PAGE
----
4.2.1 Seven-level Neutral Point Clamped Inverter

The circuit diagram and space vector diagram of seven-level

neutral point clamped inverter are as shown in Fig. 4.1 and Fig. 4.2.

In case of seven-level inverter six switches from each phase-leg will be

ON at any point time to produce predetermined output at phases. The

possible switching combinations will be 343 with 216 redundant

states.

Fig. 4.1 Seven-level NPC inverter topology.

The space vector (Vref) constituted by the pole voltages of inverter

Vao, Vbo and Vco with 1200 phase displacement is defined;

3 4πj

co 3

2πj

boaoref .eV.eVVV ++= (4.1)

P

n

V dc2

V dc1

V dc1

V dc3

V dc2

V dc3

b c

a

T a1

T a10

T a9

T a11

T a12

T a4

T a5

T a6

T a7

T a8

T a2

T a3

T b1

T b10

T b9

T b11

T b12

T b4

T b5

T b6

T b7

T b8

T b2

T b3

T c1

T c10

T c9

T c11

T c12

T c4

T c5

T c6

T c7

T c8

T c2

T c3

z

121

The dwelling time periods T1, T2 and T0 are

)3/sin( )3/sin(

1 π× α−π××

= dc

sref

V TV

T (4.2)

)3/sin( sin

2 π× α××

= dc

sref

V TV

T (4.3)

)( 210 TTTT s +−= (4.4)

Fig. 4.2 Space vector diagram of seven-level inverter.

In Multilevel inverters the reference voltage vector can be

reproduced in the average sense by switching amongst the inverter

states situated at the vertices, which are in the closest proximity to it.

In case of two-level inverter, the identification of reference vector

666 555 444 333 222 111 000

655 544 433 322 211 100

644 533 422 311 200

633 522 411 300

622 511 400

611 500

600066

566 455 344 233 122 011

466 355 244 133 022

366 255 144 033

266 155 044

166 055

665 554 443 332 221 110

654 543 432 321 210

643 532 421 310

632 521 410

621 510

610

565 454 343 232 121 010

465 354 243 132 021

365 254 143 032

265 154 043

165 054

065

564 453 342 231 120

664 553 442 331 220

653 542 431 320

642 531 420

631 520

620

464 353 242 131 020

364 253 142 031

264 153 042

164 053

064

563 452 341 230

663 552 441 330

652 541 430

641 530

630 463 352 241 130

363 252 141 030

263 152 041

163 052

063

462 351 240

562 451 340

662 551 440

651 540

640362251 140

262 151 040

162 051

062

461 350

561 450

661 550

650361 250

261 150

161 050

061

060 160 260 360 460 560 660

656 545 434 323 212 101

645 534 423 312 201

634 523 412 301

623 512 401

612 501

601

556 445 334 223 112 001

456 345 234 123 012

356 245 134 023

256 145 034

156 045

056

122

location in a sector is straight forward. However, in higher level

inverter, the existence of more than one number of regions in sector

will require additional mathematical computation to identify the

region where the reference vector is located. The duty cycles (ON time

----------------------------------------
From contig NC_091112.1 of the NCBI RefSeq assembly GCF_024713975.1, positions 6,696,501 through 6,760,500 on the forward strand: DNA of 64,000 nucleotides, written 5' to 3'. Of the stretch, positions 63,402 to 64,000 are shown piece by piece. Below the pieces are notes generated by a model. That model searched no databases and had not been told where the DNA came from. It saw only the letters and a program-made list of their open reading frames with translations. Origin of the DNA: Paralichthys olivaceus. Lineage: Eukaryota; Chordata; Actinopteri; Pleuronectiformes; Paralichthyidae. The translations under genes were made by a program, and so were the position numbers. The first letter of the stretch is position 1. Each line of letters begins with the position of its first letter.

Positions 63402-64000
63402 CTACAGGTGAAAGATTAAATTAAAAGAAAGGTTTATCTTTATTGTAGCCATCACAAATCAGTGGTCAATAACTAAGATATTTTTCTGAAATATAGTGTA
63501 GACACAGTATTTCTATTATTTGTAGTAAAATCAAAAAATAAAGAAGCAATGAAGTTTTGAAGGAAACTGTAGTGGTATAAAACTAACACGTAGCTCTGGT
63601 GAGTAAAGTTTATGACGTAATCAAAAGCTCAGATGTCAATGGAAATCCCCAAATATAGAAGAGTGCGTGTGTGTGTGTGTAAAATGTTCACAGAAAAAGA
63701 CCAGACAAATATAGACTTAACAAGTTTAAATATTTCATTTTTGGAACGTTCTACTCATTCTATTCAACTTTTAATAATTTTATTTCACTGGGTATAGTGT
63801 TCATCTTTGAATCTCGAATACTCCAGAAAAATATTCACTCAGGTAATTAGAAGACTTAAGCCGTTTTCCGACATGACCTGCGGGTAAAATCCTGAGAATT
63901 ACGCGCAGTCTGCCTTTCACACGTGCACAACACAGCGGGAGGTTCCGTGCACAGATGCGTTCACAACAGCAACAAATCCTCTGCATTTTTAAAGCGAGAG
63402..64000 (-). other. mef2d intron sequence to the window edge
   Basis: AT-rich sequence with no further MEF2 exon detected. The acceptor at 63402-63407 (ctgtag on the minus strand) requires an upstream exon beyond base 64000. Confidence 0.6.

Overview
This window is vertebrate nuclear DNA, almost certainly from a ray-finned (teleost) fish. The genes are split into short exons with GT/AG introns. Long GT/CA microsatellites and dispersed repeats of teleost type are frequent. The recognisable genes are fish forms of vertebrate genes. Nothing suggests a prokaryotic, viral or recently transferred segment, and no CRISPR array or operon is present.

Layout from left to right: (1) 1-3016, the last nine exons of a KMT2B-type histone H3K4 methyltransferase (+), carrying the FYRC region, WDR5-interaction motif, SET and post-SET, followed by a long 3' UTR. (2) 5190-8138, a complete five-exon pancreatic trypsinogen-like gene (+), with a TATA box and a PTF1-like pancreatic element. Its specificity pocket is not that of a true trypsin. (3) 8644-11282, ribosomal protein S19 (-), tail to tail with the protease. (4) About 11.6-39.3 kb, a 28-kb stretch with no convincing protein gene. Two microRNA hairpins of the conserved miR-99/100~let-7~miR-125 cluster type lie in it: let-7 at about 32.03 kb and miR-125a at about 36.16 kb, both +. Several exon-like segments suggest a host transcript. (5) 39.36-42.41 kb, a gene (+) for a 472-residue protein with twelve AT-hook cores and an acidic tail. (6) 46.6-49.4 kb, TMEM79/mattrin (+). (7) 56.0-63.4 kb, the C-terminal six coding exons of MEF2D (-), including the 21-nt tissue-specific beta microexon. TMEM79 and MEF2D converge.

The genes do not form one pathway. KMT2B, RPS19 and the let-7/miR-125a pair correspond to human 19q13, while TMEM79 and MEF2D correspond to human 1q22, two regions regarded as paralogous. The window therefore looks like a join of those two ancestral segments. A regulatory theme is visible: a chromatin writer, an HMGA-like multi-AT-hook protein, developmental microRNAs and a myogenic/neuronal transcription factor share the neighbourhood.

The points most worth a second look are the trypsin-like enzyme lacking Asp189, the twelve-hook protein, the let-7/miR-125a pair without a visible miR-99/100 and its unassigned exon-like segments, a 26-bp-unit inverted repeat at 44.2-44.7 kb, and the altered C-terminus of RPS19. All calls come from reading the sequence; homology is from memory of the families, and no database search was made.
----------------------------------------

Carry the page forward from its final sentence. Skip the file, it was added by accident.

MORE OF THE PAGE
for each state) will be found by equating volt-seconds of reference

voltage with the nearest three states.

332211 VdVdVdm ++= (4.5)

where d1, d2 and d3 are duty cycles of the nearest voltage vectors

V1, V2 and V3 and ‘m’ is the voltage reference vector.

4.2.1.1 Calculation of duty cycles

The vector states at vertices of each region can be identified

from space vector diagrams. Consider the space vector diagram of

sector-I of Seven-level inverter, shown in Fig. 4.3.

Fig. 4.3 Sector-I of seven-level inverter.

006 106 206 306 406 506 606

416 305

516 405

616 504

605316 205

216 105

116 005

016

426 315 204

526 415 304

626 515 404

625 504

604326215 104

226 115 004

126 015

026

536 425 314 203

636 525 414 303

625 514 403

614 503

603 436 325 214 103

336 225 114 003

236 125 014

136 025

063

546 435 323 213 102

646 535 424 313 202

635 524 413 302

624 513 402

613 502

602

446 335 224 113 002

346 235 124 013

246 135 024

146 035

046

656 545 434 323 212 101

645 534 423 312 201

634 523 412 301

556 445 334 223 112 001

456 345 234 123 012

356 245 134 023

26

30

28

27

34

33 32

31

36

35

m 7

m 6

m 31 m61 m71

m 32

m 72

m 62

0 V/2 VV/6

4

21

1 2 m

3

29

3

123

The reference vector m3 is located in region 2 of three-level

inverter. The m6 and m7 are reference vectors located in region 21 of

six-level inverter and region 29 of seven-level inverter respectively. mx1

and mx2 (x=3 or 6 or 7) are projections of reference vectors on to zero

axis and sixty degrees axis (angle ‘θ’ is angle made by reference vector

from zero axis i.e., starting of sector 1; be noted m3, m6 and m7 have

different angle ‘θ’ value).

The reference vector can be synthesized by sequential switching

operation of nearest three switching states (vertices of the region in

which reference vector is located).

The lengths of new vectors can be found using the equations as

( ) ( )3/sin2

3/sincos

2

1

θ××=

θ−θ×=

mm

mm (4.6)

The values of m1 and m2 for reference vector in each region can

be calculated with Eq. (4.6). The duty cycles of vertices of reference

voltage will be m1, m2 and [1-(m1+m2)]. For example, with reference to

m3 (reference vector in region 2), the reference vector can be

synthesized by switching vectors V1, V2 and V3. It shall be important to

note that duty cycle for switching state V1 shall be length of the vector